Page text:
Chamonix re-opens sales for five townhomes at new development in West Vail |

Chamonix re-opens sales for five townhomes at new development in West Vail

People tour one of the Chamonix Vail's layouts during an open house on Thursday, Dec. 14, in West Vail. Five units are available to purchase, which have a lot of interest in them by people.
Chris Dillmann | |

By the numbers

32: Townhomes at the Chamonix project in West Vail.

5: Units that are now available.

$22.1 million: Total town investment in the project.

$17.7 million: Amount the town will recoup through unit sales.

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Source: Town of Vail

VAIL — Annegret Kessler recently returned to Vail and is looking for a home. She’ll need a little luck if she’s going to purchase a newly available unit at the Chamonix townhomes.

Kessler and a number of other potential buyers took some time on Thursday, Dec. 14, to tour a handful of units at the Chamonix townhome project in West Vail. Town officials recently announced that five buyers in the 32-unit development were unable to complete the purchase of those homes. The homes include four three-bedroom units and one two-bedroom unit. All of the homes have two-car garages and as many bathrooms as bedrooms.

Reasons for buyers declining to continue the process included job loss and finding other deed-restricted housing. Other buyers hoped one of the larger units may become available.

Vail Community Development Department Director George Ruther said once the five units were again available, he contacted the remaining people on the original lottery list. Those people all declined the opportunity to purchase one of the homes. That threw open the process again.

High Demand

Ruther said earlier this week he’d put out the word to some of the town’s largest employers about the availability of units at Chamonix. He said he had more than 30 emails or voice messages in less than 24 hours.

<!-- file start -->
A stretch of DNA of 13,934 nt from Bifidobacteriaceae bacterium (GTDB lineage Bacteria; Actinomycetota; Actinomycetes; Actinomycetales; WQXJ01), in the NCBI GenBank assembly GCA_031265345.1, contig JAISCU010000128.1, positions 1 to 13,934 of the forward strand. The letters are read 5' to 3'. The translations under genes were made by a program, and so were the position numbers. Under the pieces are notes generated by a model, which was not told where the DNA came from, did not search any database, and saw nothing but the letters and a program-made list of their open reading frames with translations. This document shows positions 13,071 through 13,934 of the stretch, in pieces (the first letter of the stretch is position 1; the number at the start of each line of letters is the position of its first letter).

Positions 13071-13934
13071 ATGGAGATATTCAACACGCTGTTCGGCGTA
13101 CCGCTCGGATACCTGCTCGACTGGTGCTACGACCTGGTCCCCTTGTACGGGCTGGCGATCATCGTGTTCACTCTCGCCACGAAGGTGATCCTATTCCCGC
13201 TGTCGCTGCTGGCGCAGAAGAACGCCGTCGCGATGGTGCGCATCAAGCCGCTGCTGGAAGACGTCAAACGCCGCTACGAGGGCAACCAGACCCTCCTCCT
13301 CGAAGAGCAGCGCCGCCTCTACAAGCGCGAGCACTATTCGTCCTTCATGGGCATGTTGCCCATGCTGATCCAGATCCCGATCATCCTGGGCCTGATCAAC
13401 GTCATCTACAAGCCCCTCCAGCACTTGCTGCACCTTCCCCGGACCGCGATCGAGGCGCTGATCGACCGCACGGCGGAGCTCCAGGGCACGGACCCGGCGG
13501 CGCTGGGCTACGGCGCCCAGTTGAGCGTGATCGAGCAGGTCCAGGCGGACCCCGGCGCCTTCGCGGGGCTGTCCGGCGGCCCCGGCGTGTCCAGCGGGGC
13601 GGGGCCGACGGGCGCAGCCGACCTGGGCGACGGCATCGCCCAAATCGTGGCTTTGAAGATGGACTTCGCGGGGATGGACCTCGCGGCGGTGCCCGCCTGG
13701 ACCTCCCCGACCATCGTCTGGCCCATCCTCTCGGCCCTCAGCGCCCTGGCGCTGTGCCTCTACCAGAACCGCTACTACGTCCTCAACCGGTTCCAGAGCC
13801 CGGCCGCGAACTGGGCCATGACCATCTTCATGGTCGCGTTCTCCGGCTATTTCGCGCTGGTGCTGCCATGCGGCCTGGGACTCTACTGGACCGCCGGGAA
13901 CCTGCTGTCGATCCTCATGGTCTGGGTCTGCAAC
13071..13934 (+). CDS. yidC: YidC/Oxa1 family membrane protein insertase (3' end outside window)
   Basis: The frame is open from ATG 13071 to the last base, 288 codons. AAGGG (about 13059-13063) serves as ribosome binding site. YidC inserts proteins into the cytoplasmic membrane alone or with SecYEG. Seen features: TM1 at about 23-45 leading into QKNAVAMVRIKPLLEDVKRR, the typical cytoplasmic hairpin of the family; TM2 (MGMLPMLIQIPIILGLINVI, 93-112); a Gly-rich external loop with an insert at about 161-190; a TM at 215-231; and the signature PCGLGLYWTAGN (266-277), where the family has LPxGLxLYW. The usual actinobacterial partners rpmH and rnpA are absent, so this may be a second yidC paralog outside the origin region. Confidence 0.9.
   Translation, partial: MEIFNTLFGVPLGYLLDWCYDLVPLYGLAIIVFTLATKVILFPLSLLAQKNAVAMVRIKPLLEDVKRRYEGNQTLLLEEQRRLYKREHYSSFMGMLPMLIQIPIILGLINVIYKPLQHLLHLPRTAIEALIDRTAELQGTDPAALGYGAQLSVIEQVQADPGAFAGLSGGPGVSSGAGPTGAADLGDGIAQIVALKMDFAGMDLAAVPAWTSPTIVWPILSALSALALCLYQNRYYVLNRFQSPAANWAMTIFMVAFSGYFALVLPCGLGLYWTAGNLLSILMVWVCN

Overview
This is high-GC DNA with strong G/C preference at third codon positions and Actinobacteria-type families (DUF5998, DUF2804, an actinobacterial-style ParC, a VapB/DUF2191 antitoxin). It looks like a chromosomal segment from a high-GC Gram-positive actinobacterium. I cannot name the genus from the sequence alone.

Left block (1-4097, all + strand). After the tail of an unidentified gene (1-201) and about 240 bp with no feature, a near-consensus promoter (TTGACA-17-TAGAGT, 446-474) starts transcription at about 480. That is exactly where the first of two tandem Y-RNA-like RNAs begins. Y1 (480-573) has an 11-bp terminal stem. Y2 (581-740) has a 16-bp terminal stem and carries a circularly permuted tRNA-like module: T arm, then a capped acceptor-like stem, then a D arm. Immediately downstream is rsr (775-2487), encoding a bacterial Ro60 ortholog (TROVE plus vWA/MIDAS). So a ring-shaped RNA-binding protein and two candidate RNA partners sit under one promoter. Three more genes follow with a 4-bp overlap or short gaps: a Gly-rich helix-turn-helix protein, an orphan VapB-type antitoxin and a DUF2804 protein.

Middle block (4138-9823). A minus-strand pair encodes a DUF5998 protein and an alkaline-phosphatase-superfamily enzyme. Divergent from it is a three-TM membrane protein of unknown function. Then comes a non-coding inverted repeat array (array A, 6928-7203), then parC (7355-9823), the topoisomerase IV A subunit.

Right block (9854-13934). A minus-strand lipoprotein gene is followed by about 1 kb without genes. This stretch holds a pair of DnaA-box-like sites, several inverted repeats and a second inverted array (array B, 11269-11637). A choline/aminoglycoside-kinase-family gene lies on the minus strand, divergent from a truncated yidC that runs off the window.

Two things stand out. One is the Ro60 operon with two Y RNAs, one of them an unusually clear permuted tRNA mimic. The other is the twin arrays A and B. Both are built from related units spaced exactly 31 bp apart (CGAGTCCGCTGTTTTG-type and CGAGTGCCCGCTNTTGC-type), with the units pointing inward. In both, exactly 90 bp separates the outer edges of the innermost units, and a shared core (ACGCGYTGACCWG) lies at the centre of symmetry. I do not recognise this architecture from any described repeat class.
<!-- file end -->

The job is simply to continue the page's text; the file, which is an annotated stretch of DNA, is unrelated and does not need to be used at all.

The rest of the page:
The homes aren’t yet finished — the first move-ins are about five weeks away — and the buildings are still covered with plastic sheeting. But there’s enough in place for people to get a good idea of what the homes are like.

Kessler, who works at Vail Health, was one of those people who got the early word.

Touring a three-bedroom unit Thursday evening, Kessler said she was impressed.

“They’re lovely,” Kessler said. “The location is nice,” she added, saying she’s impressed with the open feeling and abundant natural light in the units.

Karen Hannah had her name drawn in the first lottery, held in early May. She came to Thursday’s open house to see the progress of the project, and said she’s impressed.

“I’m really excited,” Hannah said. Hannah and her husband expect to close on their home April 23, 2018.

“We got delayed a little bit, but that’s OK,” she said.

Hannah said she and her husband may need to shop for some more compact bedroom furniture. But, she added, she likes to shop.

Hannah came to the open house with Shannatay Bergeron, a co-worker at Vail Health.

“This is a good opportunity for locals,” Bergeron said. “I’m sad there’s not (many units) left.” And, she added, she may just fill out an application packet.

A lot of those packets left the kitchen island of the display unit Thursday. Ruther said he’d brought around 40 packets to the open house, set for between 4 and 6 p.m. that day. Just after 5 p.m., there were seven packets left.

That quick interest in the homes — priced at $499,000 for the two-bedroom and $599,000 for the three-bedroom — has town officials considering opening up another lottery for prospective buyers. Ruther said he’s likely to announce the details as soon as Wednesday, Dec. 20.

Lottery Issues

The original Chamonix lottery drew some criticism because it gave equal chances to buy to both longtime residents and newcomers with the idea of attracting some younger families to establish permanent residence in town. In contrast, the town’s longtime lottery system has given preference points to people who had lived and worked in Vail for a number of years. That system may be changed in the near future. The Vail Town Council at its evening meeting on Tuesday, Dec. 19, will consider a request from the Vail Local Housing Authority to phase out residence and other preferences for the town’s annual lottery for other deed-restricted units.

There were a number of families with kids, or couples expecting babies, in that first group of lottery-selected buyers.

At Thursday’s open house, Ruther said most of the lottery participants, as well as those interested in the five available units, are people who already work in Vail. A number of those people live in town, too.

The interest in the five available units also seems to confirm something Ruther has believed for some time now: “We could sell another 32 units quickly,” he said.

Vail Daily Business Editor Scott Miller can be reached at 970-748-2930, and @scottnmiller.

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